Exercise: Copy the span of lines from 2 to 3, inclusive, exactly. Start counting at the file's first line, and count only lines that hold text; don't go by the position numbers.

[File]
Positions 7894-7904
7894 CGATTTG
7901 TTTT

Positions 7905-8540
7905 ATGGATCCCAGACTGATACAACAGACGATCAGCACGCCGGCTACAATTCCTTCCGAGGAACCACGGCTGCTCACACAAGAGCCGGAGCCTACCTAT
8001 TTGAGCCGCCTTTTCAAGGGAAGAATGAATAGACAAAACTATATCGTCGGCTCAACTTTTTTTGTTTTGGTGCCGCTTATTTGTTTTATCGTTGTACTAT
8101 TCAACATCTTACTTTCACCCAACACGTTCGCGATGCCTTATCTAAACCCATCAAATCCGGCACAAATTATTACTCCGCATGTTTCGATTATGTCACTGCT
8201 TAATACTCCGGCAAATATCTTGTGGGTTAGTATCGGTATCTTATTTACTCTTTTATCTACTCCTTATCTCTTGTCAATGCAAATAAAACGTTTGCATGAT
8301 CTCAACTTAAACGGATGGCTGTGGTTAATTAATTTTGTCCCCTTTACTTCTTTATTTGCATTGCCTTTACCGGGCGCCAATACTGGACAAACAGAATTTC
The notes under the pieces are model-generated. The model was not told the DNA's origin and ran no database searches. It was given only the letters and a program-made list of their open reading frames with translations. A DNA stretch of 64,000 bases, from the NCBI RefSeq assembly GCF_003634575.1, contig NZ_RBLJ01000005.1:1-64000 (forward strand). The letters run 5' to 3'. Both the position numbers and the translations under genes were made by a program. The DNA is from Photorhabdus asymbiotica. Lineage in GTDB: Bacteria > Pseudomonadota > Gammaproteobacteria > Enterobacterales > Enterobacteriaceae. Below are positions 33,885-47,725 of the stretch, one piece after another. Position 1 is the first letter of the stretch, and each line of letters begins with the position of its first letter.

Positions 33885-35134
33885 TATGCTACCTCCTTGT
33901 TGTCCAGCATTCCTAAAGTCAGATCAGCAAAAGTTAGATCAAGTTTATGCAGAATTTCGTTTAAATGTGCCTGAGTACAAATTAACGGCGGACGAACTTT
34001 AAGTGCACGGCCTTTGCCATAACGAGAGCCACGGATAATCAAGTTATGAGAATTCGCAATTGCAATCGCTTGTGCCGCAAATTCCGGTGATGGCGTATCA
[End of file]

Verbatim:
7894 CGATTTG
7901 TTTT